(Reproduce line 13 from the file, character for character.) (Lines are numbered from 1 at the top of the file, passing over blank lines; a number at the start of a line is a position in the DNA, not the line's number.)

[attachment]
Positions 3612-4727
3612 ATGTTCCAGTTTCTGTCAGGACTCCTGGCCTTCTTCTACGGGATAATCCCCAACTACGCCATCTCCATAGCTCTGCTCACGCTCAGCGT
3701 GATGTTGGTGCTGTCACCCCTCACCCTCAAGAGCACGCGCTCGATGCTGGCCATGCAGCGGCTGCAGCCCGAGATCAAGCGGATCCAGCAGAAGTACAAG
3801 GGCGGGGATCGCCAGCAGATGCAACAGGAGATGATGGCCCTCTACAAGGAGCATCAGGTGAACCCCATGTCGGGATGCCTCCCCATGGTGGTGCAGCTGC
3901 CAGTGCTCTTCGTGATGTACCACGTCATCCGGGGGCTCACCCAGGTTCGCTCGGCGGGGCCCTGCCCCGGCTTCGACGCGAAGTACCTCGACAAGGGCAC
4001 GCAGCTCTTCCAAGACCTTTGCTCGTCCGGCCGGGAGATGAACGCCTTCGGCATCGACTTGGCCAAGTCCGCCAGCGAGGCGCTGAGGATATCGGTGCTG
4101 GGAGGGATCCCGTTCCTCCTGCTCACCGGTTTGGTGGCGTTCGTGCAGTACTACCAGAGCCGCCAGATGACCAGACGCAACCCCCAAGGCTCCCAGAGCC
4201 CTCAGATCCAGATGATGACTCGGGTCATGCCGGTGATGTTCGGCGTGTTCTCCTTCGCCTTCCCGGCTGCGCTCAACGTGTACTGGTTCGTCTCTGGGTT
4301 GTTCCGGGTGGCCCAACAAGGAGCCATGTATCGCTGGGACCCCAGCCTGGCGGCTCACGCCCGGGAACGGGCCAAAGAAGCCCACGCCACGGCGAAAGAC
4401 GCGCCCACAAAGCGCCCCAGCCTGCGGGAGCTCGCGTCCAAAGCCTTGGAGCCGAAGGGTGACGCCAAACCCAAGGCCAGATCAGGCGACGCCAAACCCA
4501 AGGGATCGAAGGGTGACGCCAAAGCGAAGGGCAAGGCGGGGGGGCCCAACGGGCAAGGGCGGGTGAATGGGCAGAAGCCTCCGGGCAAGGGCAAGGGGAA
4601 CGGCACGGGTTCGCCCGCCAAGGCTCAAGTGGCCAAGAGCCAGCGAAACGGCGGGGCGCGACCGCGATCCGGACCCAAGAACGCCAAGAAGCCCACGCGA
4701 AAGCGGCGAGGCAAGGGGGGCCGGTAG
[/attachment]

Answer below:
4701 AAGCGGCGAGGCAAGGGGGGCCGGTAG